I have a very specific look I’m going for most of the time, and I think my goal when I’m dressing myself is to wear the most appropriate style for that particular event. For example, I’m in a position where I have to go to the [horseracing] track a lot — Churchill Downs, Keeneland — and on those occasions a seersucker blazer makes sense.

A full seersucker suit looks a little ridiculous, and there’s an almost childlike element to it. I mean, you look like a little boy if you wear one. That’s why I stick with just the blazer. Wearing the seersucker blazer has turned into my sartorial nod to the South, so to speak.

I went to a wedding recently in Wisconsin with my girlfriend, and the invitation said we could wear whatever we wanted. I knew everyone would be extremely well-dressed — it was a bunch of people from Middlebury — so I wore my seersucker blazer as a hat tip to my Kentucky roots. I think they expected that from me, but there’s definitely an element of fraud to anyone wearing seersucker. It’s an overt way to connote a certain kind of superficial Southerness more so than anything else that a man could wear. So when I do it, I do it with the knowledge that it’s the quasi-superficial thing.

The Stylemaker

Kasimu, 39
New Orleans, Louisiana
The first time I bought a seersucker suit was in 1998, when I was getting ready to go off to college. I was thrift-store shopping with my mom, and I saw two suits, and they were beautiful. I knew I needed to trim them up a little bit, but two suits under $20? That’s amazing. I didn’t know many of my peers that were wearing it, but it appealed to me.

I brought them to the cleaners, then got them tailored. One was charcoal stripes, and the other was the more traditional blue. I got some nice shoes to go with them, and brought them to college in Tennessee with me. My peers hadn’t seen seersucker yet, I guess, so I’d get questions from my fraternity brothers in Kappa Alpha Psi like, “Where you going lookin’ like a train conductor?”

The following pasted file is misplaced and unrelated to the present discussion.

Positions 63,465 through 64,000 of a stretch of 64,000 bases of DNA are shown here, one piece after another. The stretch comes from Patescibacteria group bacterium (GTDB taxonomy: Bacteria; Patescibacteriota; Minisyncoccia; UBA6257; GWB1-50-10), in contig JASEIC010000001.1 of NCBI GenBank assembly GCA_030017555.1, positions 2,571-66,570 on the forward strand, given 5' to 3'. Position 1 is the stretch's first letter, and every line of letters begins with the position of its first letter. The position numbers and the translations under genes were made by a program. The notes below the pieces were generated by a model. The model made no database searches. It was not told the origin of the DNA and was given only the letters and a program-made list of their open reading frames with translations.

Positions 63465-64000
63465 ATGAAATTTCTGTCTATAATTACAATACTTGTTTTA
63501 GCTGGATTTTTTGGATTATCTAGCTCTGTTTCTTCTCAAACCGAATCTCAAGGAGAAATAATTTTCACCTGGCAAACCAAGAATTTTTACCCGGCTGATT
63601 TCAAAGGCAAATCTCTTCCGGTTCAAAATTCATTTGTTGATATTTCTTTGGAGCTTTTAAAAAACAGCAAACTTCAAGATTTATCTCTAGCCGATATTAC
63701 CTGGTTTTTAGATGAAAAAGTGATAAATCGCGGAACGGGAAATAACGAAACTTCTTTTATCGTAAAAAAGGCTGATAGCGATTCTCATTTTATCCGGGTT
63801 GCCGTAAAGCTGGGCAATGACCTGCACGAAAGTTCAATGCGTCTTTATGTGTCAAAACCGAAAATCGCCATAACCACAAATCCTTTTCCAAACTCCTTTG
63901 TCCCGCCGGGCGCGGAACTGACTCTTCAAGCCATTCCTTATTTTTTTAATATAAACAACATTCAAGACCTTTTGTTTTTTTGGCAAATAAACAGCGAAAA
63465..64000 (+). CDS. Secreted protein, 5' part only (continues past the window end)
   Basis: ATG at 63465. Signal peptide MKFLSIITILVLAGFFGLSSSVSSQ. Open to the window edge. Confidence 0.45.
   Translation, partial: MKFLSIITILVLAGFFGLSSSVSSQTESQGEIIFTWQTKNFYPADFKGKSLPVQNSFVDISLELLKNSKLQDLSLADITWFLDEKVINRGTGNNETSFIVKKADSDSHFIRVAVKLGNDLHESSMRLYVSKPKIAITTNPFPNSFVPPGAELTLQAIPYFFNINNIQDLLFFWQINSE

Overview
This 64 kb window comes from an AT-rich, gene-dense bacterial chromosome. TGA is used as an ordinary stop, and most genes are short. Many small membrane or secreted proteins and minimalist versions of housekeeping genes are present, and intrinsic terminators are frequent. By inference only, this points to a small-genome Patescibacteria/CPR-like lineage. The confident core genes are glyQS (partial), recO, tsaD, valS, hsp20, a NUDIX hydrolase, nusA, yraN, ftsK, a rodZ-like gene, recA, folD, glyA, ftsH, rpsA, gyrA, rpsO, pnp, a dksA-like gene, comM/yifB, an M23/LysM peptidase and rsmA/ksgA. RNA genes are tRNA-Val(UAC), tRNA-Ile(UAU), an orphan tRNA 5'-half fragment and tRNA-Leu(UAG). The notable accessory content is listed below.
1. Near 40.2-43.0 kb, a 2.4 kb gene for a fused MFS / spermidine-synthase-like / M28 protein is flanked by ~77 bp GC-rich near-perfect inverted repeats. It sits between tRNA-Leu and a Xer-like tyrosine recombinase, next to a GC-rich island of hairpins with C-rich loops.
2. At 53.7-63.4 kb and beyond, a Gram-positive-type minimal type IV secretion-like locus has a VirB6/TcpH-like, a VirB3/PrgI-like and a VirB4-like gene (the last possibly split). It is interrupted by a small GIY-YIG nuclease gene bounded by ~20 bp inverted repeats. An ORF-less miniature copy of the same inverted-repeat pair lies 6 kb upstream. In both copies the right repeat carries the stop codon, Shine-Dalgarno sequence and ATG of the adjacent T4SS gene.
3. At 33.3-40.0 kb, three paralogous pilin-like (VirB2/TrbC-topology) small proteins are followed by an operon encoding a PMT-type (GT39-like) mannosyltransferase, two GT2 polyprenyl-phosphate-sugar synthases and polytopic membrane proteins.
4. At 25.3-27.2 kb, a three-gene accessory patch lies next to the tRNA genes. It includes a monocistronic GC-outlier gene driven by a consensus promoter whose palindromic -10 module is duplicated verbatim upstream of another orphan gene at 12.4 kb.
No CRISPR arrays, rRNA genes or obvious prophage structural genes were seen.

A couple of years later, everything changed. Method Man and Red Man came to New Orleans for an MTV special, and part of that included them being made into “Southern Gentlemen” and wearing seersucker suits. So, all of a sudden, since Method and Red were wearing seersucker, all my brothers thought it was cool. It’s far more prominent today in the African-American community than it used to be: It’s just such a functional fabric, and looks really good, too.

Nowadays, they have seersucker everything. But it’s important to remember that seersucker is a fabric — not a print. I have monochromatic seersucker; I have African-print seersucker; I’ve seen seersucker tuxedos! The fit is much more modern, so people are adding a contemporary touch to it.

The Classicist

John, 46
Raleigh, North Carolina
I didn’t grow up wearing seersucker — it’s not like I wore it in high school or anything. Embarrassingly enough, I bought my first seersucker suit online, but it’s a Haspel, and it’s still awesome. It’s hanging together by the last threads.